I have been a practitioner and teacher of Qigong (Yangsheng) for many years. In the scheme of things I am reasonably well qualified and have a great deal of experience. For the past few years I have been teaching Qigong professionally to cancer patients at a Maggie’s Cancer Care Centre. I can tell you categorically that I do not teach Qigong to cancer patients in order to cure their cancer. Claims of curing cancer with Qigong are not only bold but dangerous and irresponsible. They prey on the vulnerable and desperate. Even the more well known ‘cancer curing’ Qigong methods like the Gui Lin Walking Qigong has no real scientific basis for claim.
Why teach Qigong to cancer patients?
So why would I teach Qigong to cancer patients at all? Because I believe that Qigong has a multitude of benefits that can have a huge positive effect on people’s lives. It can, and it does! There are however a number of factors to take into serious consideration.
There is no such thing as a ‘quick fix’. Anything worth doing properly takes time and one of the biggest factors in practicing Qigong is the time it takes to absorb and understand what Qigong actually is;
Qigong is not just moving the arms and legs around in a ‘soft and floaty’ manner. In fact, it takes a great deal of time to retrain the body out of bad habits. It takes practice to release tension and regain strength and flexibility in the right areas thereby supporting the structure and internal workings.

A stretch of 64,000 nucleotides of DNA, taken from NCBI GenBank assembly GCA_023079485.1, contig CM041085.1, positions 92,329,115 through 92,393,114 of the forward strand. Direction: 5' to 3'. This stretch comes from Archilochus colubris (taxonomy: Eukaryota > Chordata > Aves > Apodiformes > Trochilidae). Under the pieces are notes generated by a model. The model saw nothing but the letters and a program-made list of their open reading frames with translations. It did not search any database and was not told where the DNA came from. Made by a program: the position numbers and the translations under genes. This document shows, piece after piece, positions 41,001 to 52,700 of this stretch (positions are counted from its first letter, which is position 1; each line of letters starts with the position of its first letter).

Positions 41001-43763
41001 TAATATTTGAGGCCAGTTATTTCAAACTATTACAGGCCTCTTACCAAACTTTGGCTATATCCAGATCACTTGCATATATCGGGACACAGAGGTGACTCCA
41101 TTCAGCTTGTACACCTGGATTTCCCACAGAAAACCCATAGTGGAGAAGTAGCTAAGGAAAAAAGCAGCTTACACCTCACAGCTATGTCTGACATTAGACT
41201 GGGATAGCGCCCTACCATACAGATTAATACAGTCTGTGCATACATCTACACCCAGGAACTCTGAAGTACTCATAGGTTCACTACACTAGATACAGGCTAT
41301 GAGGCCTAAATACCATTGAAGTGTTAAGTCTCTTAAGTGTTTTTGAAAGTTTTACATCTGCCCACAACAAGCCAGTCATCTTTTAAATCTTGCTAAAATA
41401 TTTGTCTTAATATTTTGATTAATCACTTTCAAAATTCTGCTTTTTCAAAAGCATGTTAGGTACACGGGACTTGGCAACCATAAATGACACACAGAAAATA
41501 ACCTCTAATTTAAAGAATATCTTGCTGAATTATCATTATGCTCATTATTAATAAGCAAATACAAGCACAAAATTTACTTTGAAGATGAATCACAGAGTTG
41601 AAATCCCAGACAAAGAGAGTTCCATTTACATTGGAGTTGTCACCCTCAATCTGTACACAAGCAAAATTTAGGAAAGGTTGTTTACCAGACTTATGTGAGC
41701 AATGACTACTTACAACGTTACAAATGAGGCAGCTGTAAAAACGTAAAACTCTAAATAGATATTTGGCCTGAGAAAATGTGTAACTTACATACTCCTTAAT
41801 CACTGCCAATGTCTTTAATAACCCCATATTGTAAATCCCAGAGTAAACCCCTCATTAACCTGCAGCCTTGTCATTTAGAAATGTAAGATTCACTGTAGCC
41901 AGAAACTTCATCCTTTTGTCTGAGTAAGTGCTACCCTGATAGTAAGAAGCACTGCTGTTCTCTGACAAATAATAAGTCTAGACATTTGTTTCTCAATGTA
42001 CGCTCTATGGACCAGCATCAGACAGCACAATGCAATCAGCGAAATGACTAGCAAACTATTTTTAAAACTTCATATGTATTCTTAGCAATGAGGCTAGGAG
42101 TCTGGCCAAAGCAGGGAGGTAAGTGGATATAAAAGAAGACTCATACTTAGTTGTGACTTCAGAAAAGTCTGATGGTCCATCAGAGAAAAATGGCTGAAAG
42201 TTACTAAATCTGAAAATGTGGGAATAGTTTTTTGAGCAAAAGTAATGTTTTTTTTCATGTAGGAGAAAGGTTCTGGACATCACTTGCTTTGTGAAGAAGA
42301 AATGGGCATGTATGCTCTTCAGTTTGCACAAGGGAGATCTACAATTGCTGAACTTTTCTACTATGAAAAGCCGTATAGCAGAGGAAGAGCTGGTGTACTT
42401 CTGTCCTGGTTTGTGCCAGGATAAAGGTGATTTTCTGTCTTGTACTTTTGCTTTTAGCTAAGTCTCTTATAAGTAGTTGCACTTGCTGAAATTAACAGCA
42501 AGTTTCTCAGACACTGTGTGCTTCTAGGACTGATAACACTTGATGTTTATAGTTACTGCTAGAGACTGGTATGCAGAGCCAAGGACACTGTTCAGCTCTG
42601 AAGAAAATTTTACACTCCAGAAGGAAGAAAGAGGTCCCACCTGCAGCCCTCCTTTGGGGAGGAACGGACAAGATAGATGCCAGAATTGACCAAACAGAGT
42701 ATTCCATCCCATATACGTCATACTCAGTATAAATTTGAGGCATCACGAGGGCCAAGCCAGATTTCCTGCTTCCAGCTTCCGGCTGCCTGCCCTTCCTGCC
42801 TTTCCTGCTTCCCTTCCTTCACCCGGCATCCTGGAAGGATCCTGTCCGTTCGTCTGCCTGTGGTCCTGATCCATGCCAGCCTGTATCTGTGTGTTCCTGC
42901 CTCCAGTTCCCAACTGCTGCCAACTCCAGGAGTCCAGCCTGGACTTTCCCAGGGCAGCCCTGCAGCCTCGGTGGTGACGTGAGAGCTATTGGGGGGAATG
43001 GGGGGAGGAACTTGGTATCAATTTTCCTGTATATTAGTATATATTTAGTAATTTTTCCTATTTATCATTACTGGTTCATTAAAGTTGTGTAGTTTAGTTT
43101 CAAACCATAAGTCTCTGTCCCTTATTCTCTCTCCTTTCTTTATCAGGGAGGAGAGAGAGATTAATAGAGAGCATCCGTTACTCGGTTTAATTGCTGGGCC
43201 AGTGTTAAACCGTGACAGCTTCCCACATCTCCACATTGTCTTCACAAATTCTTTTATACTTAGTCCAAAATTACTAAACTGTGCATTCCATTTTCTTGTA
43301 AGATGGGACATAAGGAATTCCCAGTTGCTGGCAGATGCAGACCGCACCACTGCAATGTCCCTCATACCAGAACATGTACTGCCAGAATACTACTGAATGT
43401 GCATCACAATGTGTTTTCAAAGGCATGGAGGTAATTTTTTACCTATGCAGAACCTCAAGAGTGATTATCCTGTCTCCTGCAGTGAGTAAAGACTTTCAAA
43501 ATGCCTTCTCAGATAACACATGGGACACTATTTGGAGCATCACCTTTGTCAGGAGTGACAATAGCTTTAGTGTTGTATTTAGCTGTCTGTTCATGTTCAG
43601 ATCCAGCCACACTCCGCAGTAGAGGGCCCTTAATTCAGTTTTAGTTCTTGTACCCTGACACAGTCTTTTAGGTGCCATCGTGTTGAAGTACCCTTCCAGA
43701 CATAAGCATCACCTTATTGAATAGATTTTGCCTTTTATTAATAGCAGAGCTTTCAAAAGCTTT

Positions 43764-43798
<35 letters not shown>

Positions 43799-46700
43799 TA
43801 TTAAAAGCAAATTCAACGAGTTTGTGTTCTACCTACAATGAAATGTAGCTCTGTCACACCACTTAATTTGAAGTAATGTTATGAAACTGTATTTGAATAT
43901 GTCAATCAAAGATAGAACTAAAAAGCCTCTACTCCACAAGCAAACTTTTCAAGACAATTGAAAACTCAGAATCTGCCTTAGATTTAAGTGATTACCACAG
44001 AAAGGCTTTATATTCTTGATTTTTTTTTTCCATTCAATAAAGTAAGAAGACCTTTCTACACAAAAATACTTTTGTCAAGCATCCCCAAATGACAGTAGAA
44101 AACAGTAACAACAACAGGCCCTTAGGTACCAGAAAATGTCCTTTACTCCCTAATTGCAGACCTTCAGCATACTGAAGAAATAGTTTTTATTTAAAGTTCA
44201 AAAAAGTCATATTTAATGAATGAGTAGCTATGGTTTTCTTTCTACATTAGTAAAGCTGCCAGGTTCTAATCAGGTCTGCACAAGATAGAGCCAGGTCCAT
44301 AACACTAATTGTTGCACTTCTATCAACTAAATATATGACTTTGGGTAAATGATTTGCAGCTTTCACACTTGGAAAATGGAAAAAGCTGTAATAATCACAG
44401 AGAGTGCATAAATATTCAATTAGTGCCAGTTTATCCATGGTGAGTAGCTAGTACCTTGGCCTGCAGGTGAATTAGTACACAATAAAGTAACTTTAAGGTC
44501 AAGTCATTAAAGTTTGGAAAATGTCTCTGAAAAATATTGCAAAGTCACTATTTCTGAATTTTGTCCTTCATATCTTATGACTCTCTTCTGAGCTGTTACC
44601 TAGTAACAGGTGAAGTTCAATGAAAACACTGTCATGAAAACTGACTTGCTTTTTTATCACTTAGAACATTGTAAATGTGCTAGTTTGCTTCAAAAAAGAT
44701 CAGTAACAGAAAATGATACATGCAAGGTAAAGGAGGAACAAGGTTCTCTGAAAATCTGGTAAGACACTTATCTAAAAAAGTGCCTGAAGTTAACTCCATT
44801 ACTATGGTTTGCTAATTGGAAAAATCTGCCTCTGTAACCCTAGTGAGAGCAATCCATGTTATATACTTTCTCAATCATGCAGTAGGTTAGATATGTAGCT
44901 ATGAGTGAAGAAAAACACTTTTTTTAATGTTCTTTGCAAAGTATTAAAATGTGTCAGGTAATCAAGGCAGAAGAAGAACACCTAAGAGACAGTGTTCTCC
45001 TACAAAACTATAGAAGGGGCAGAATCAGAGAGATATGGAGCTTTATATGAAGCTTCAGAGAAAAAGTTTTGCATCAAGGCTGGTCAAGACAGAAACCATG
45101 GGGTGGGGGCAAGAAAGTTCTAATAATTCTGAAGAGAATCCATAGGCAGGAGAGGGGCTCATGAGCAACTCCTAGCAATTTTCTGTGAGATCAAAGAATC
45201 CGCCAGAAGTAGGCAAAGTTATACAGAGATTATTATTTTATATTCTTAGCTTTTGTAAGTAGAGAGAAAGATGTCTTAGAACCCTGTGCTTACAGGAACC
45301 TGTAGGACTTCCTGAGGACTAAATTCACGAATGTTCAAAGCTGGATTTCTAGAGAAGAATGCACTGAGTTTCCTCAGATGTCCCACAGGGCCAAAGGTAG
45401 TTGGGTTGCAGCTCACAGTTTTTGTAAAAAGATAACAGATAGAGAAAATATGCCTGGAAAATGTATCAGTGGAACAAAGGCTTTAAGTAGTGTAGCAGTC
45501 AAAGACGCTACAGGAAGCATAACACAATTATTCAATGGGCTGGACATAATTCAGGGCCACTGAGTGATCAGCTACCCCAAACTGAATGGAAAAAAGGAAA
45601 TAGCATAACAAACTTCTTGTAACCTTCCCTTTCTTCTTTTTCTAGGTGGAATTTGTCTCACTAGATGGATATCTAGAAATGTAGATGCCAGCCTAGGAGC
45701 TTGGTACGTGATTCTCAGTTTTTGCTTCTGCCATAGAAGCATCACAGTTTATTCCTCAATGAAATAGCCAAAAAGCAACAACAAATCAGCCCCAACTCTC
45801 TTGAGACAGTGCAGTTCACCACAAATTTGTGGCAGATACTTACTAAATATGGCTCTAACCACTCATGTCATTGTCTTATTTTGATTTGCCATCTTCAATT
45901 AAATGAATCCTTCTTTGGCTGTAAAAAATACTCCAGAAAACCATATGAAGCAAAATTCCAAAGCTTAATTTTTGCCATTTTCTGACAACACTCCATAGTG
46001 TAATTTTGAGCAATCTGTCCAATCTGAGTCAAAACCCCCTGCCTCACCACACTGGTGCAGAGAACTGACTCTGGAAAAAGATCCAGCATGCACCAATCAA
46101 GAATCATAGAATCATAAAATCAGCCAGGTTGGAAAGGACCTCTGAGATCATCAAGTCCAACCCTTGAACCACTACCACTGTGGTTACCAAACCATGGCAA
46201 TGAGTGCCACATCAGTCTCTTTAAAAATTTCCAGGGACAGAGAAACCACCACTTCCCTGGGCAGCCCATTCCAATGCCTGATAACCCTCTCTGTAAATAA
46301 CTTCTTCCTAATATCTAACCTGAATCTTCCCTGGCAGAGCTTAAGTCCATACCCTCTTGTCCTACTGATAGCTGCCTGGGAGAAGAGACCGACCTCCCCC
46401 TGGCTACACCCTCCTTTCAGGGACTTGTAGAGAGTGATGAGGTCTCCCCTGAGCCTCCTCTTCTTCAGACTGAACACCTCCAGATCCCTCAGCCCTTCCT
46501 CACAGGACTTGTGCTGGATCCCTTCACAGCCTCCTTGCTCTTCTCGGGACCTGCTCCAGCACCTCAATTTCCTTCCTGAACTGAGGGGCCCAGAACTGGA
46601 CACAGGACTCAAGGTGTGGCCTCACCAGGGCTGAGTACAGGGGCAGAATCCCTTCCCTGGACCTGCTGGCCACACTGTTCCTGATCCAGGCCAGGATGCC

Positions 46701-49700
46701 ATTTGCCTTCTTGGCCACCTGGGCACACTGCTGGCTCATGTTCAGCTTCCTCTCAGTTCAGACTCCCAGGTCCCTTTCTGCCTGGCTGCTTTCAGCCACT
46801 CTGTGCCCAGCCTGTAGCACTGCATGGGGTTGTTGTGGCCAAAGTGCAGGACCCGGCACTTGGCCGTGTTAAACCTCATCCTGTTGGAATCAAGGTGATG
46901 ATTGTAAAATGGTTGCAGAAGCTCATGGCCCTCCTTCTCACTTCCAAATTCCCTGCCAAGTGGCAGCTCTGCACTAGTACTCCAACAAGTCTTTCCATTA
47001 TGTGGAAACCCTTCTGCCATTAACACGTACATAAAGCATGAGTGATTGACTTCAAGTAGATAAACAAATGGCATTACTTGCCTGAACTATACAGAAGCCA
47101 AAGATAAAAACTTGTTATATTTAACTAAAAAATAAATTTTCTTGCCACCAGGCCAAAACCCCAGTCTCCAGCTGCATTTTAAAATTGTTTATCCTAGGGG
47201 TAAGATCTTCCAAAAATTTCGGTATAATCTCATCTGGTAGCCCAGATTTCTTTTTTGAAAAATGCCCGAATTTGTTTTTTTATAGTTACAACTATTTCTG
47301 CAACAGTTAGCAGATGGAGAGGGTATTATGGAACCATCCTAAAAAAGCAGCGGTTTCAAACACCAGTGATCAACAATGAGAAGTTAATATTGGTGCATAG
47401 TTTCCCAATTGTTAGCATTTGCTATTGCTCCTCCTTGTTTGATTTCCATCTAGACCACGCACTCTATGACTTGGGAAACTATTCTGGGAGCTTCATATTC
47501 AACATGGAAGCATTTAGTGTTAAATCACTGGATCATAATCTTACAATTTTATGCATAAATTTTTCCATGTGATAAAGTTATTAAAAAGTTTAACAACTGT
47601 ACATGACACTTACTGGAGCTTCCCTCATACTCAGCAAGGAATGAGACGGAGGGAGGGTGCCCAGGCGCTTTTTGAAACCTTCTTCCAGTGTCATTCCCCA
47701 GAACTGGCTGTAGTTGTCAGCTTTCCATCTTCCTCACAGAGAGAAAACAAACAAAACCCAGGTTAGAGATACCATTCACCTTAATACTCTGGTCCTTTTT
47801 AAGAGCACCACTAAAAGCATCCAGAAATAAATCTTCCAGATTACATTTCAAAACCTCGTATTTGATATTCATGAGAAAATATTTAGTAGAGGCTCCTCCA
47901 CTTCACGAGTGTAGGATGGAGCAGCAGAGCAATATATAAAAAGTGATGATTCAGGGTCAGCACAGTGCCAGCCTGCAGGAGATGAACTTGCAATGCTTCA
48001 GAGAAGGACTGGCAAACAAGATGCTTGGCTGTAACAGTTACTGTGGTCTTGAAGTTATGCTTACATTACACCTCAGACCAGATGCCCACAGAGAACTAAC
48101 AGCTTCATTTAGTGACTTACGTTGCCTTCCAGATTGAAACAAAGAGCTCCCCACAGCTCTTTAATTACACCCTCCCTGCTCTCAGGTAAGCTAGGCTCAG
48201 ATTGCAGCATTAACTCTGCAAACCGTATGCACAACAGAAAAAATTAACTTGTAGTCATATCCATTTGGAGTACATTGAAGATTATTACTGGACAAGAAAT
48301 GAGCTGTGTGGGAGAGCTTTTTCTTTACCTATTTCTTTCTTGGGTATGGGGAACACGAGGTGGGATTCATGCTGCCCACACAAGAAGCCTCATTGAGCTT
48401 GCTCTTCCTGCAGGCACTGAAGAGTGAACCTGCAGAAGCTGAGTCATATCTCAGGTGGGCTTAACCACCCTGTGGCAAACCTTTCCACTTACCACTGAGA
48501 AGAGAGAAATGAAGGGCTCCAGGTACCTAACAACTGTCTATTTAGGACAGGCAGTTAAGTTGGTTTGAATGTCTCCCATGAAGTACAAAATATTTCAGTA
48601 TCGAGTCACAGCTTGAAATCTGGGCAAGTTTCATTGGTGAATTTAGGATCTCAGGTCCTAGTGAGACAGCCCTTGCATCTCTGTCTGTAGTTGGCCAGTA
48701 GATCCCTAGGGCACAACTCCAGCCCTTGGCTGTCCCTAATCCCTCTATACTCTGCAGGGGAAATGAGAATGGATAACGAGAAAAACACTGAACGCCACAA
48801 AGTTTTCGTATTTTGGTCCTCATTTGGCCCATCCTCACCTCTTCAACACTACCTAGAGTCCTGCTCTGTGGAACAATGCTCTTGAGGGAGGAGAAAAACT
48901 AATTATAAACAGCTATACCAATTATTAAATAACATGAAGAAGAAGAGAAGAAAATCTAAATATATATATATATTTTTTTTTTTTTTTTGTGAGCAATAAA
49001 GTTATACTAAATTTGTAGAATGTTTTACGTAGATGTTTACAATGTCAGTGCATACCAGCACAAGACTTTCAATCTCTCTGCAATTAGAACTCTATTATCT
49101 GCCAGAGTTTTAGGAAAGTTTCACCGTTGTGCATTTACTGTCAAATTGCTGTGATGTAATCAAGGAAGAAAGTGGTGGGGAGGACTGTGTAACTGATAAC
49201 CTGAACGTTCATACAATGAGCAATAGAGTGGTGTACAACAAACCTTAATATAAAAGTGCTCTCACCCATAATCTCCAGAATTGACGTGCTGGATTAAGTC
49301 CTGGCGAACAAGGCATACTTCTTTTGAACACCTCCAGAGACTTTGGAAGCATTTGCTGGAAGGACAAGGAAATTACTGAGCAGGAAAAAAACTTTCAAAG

Qigong is not just an academic knowledge of TCC (Traditional Chinese Medicine) or an academic knowledge of where your energy is supposed to go to during any given movement. Time and effort are required to be still enough within the movements. We practice listening to the body and feeling the energy in order then to guide it.
And this is only the beginning…
Even with these things ‘mastered’ there is no real evidence to suggest that practicing Qigong alone, without the intervention of other medicines is going to cure cancer. Nevertheless, I do believe the benefits gained from practicing Qigong can be so enriching that it can form a vital part of your lifestyle. Benefits include:
- Better sleep
- Reduced symptoms of stress
- Better circulation (of Qi, blood and the lymphatic system.)
- Improved balance
- Improved posture
- Greater core strength and flexibility
Over the years practitioners from all walks of life have stated experiencing a whole range of secondary results:
- A more calm and focused mind
- A sense of control over ones wellbeing
- An overall improvement in ones health
With a good and responsible teacher who is able to recognise the limitations of the student and guide them accordingly, these benefits are seen fairly quickly. Over the long term Qigong practice becomes a way of life, a way of finding balance and harmony between body and mind. This is when the effects can really be noted by the practitioner and an overall improvement in health and wellbeing can be experienced.
Author: Tina Faulkner Elders
Director & Principal Instructor of Ruyi School of Taijiquan & Qigong
Director of Qigong, Chanquanshu School of Daoist Arts Wudang Daoist Wuji Gongfu Academy European Teaching Cooperation Organisation
Images: Tina Faulkner Elders
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